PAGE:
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A rare example of William Michael Rossetti as a draughtsman; his sitter a member of the Pre-Raphaelite Brotherhood. F.G. Stephens (1828-1907) studied at the Royal Academy Schools and struggled to become an artist in the early 1850s, but technical difficulties and lack of encouragement caused him to abandon painting for writing and journalism. Above all he is known for the articles he wrote as art critic in the Athenaeum, a post he held for forty years (1861-1901).
Frederick George Stephens was much portrayed by his fellow PRBs. Holman Hunt painted him in 1846-7 (Tate Britain), and Millais drew him as part of the series of PRB portraits that were executed for Thomas Woolner in April 1853 (National Portrait Gallery). He was also the model for the figure of Ferdinand in Millais' painting Ferdinand lured by Ariel of 1849-50 (private collection). For another sketch of him by William Michael Rossetti, see Angela Thirlwell, William and Lucy: The Other Rossettis, Yale, 2003, page 113, illustrated figure 62.
This sensitive portrait of F G Stephen’s belonged to Willam Michael Rossetti, Pre-Raphaelie brother and the younger brother of Dante Gabriel Rossetti, and has descended through his family to December 2010. The artist, William Rothenstein, who painted William Michael's portrait (National Portrait Gallery) in 1909, recalled in his reminiscences, Men and Memories (1931), how his sitter's house in Primrose Hill, 3 St Edmund's Terrace, was full of paintings and drawings by Dante Gabriel and Ford Madox Brown ... he [also] had countless small drawings by his brother put away in drawers, which he would bring out from time to time.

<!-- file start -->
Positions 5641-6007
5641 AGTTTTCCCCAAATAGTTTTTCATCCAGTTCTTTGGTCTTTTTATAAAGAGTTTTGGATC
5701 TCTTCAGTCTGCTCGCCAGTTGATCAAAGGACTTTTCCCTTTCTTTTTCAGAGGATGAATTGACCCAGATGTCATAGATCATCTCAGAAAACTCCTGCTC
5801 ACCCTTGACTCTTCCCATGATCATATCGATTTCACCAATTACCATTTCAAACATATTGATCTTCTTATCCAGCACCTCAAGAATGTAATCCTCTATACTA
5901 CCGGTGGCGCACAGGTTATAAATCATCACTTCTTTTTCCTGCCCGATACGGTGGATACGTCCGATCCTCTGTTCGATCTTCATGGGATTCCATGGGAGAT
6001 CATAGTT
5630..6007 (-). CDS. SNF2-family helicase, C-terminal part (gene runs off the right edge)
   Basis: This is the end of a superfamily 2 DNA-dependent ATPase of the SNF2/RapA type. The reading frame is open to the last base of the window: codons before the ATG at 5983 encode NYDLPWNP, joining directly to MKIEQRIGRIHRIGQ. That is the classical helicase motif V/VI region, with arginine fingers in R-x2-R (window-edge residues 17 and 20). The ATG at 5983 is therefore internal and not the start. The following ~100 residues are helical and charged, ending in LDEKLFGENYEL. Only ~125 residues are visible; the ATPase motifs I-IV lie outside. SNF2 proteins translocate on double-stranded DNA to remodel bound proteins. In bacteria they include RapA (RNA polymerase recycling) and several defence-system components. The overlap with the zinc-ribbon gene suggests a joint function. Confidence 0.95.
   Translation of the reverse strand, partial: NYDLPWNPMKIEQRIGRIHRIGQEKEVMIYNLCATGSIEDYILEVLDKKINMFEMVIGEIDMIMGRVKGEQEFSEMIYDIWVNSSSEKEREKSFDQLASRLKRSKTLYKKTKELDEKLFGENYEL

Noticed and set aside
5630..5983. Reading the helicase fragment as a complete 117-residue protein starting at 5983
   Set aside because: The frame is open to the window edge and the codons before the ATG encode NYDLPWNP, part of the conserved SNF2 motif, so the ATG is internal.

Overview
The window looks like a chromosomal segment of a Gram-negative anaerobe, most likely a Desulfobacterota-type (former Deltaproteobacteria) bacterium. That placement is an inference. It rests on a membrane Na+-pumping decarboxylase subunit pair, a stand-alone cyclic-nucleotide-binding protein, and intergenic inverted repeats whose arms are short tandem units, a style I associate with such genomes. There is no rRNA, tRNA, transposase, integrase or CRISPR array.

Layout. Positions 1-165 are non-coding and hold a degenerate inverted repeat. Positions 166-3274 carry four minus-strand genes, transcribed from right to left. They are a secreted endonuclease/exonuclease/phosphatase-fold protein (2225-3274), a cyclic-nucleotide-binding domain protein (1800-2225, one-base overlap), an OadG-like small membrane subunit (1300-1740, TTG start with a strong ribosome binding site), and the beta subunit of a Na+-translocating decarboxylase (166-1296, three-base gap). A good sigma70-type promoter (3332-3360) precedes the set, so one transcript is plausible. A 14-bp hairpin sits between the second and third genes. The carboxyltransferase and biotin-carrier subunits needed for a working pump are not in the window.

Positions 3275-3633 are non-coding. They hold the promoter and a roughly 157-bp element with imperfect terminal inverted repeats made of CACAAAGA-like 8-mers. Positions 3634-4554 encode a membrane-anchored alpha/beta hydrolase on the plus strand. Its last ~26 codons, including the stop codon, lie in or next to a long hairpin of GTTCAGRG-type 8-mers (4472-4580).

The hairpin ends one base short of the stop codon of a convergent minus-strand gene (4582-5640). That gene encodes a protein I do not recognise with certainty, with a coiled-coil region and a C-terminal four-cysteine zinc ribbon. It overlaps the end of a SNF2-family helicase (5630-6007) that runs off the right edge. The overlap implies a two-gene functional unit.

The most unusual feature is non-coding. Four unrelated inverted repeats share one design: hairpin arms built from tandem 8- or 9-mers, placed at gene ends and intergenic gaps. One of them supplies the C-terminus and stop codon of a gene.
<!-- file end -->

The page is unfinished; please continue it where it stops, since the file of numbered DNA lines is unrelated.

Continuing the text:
William Michael Rossetti; thence by descent to:
Helen Rossetti Angelli; to her daughter:
Mrs Imogen Dennis; by descent to 2010